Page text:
Think of farmers who do not know how to approach a bank. What I feel is that the procedures have to be made simpler. We say or feel it is very simple. For instance, getting a land kaatha, we say it takes hardly a valuation certificate. But to be frank, the expense involved for the farmer for all this is really leaching the person out.
When I discuss these things with farmers I have realized that for one kaatha, they have to spend Rs.250-300 and for a valuation certificate it will come up to about Rs.500. These amounts are not small amounts for a farmer. For him, it matters a lot.
These things, I feel, should be permanent records. What is wrong in digitalising these things? There is so much paper work that can be avoided. I don’t think there is nothing we can do about all these things. There are many things we can do for farmers so that procedures can be cut short, made simple, economical and effortless for farmers. Once such changes come about, there will be a lot of improvement.
Also, what I feel is that farmers should be comfortable with banking procedures and finances rather than opting to go to a private money lender. I think that will be a great achievement in the banking sector.
When you compare the 90s until now, there has been a sea of change – undoubtedly! All I am saying is we have a much longer way to as well. I feel supporting agriculture should not be target oriented.
We get targets from the RBI for a certain amount of loans to be sanctioned at a minimum. I think it shouldn’t be target oriented, but should scale above that.
Once you get into the trap of achieving targets, I think you are pulling out the human and personal touch. People don’t get involved from within, and human experience matters.
Agriculture is the primary sector of the country. When it is the primary sector, I feel we should focus much more on it than we do now. And this deep level understanding should become a culture among bankers. That is something that can take the farmers to another level.
How are the younger generation field officers in banks these days? Do you see the same passion?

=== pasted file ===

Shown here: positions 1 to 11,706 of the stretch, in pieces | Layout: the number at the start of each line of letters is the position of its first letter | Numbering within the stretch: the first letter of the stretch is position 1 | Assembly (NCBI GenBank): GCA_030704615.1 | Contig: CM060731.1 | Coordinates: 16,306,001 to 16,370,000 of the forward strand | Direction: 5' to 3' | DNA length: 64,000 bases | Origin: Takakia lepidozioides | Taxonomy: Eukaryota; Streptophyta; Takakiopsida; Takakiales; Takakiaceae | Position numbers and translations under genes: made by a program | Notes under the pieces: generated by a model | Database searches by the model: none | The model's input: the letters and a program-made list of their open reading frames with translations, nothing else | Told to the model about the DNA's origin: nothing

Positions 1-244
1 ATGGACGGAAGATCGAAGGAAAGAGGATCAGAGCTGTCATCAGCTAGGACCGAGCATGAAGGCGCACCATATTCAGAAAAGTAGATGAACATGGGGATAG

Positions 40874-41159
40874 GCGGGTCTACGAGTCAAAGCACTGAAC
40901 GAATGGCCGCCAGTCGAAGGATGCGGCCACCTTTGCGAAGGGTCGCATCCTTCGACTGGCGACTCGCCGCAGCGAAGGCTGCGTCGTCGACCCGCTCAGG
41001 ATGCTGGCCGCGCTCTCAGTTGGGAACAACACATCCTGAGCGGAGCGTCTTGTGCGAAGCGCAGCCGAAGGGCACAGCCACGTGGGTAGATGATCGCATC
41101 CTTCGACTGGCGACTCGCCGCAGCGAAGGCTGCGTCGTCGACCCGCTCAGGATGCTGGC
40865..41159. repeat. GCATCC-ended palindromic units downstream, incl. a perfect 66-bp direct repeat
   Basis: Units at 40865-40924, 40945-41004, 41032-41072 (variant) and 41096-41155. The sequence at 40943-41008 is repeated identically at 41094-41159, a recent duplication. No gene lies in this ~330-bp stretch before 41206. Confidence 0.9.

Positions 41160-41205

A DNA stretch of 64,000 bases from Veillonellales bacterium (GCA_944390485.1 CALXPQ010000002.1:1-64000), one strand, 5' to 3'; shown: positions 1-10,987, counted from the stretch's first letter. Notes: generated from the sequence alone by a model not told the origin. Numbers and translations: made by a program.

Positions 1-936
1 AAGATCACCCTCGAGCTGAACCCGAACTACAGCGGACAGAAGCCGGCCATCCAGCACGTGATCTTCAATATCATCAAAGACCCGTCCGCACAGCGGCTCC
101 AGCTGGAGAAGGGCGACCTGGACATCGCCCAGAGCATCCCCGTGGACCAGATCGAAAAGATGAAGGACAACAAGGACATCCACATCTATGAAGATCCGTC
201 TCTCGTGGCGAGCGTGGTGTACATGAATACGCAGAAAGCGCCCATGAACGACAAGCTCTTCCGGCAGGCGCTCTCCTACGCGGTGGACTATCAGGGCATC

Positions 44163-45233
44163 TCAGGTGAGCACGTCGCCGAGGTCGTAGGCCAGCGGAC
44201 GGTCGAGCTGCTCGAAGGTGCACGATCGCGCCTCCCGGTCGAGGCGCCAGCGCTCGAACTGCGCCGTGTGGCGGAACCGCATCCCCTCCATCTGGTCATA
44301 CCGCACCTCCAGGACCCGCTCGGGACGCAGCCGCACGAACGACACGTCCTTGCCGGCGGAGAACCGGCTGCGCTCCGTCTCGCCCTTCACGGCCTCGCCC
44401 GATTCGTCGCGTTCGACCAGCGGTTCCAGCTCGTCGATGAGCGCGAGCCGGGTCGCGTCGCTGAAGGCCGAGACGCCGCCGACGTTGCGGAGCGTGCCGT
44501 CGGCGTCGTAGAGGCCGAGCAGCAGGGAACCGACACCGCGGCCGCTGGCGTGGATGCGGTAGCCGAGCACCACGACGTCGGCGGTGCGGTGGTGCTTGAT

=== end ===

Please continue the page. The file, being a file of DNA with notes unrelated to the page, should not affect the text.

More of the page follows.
The thing is back then and now, we are moulded into the role with a mind-set pattern of how we should do things. This is hammered into us and that needs change.
The thought that a banker’s role is only about sanctioning of the loan is something which needs change. I don’t say that everybody is like that. But, there is a general attitude that the role of the banker is just to sanction the loan. That is just a part of the role.
The field officer’s involvement with the community matters a lot. You should be bound between the farming community and the bank. Sometimes, when the field officer and the bank manager goes, the field officer tends to get more attention on the field than the bank manager. It is not that they don’t respect bankers, they just feel more attached to field officers.
I feel somewhere down the line, this personal touch has taken a downward trend.
Unless you feel involved there is no question of commitment. During my field officer times, while leaving the field, the farmers would inquire if I had my meal or not. We used to have lunch with farmers, on their fields.
The feeling was mutual. We should work towards them feeling that the bank is theirs and we are their people. That is my kind of banking.
See, field officers should do a technical viability analysis because you have to market in your area. You should have knowledge on the kind of work that goes into it. The farmer, you must remember, will be acting as per somebody else’s advice who perhaps is not very bothered about the farmer himself.
The field officer should be able to guide him to continue/do away with whatever he is practicing till date. They should be able to get them off a payment trap before the farmer sets foot in it completely. Field officers should be able to advise what suits them and what doesn’t.
Now, for instance, there is organic farming all around. That is another area which should be advised from a sustainability point of view.
I feel it is our duty to advise them on where we were, where we are now and where we can get to, in terms of the agricultural sector. We must tell them how they can make things profitable. I admit that I do not have much practical experience. That is why I am planning to work on it practically so that I can advise better. I have read a lot but nothing can match a practical approach.
Field officers, according to me, should be in touch with the farmers. It is important to communicate with them, understand their needs and assist them. I feel that being a banker and a field officer, one should leverage the information that they have and put it to good use. Yes, I did do it out of passion too. But, in depth I think that is what the role demands.
I can see the passion, Mr Sasi Kumar.
When we support them, they also get motivated to close out the loans. It becomes a win-win situation. To sanction money at an authoritative level is easy. But it is not transfer of emotions, of strength. It doesn’t even pass on goodwill.
When you go beyond what is demanded on paper, it nudges people to do better. Each of us has a vocation to fulfil, many of us may not meet opportunities to fulfil them and there are people who shy away from taking it. I used mine and will continue to do so.
Thank you for this time and conversation, Mr Sasi Kumar. It was absolutely delightful talking to you. All the best!
Thank you, Kartik.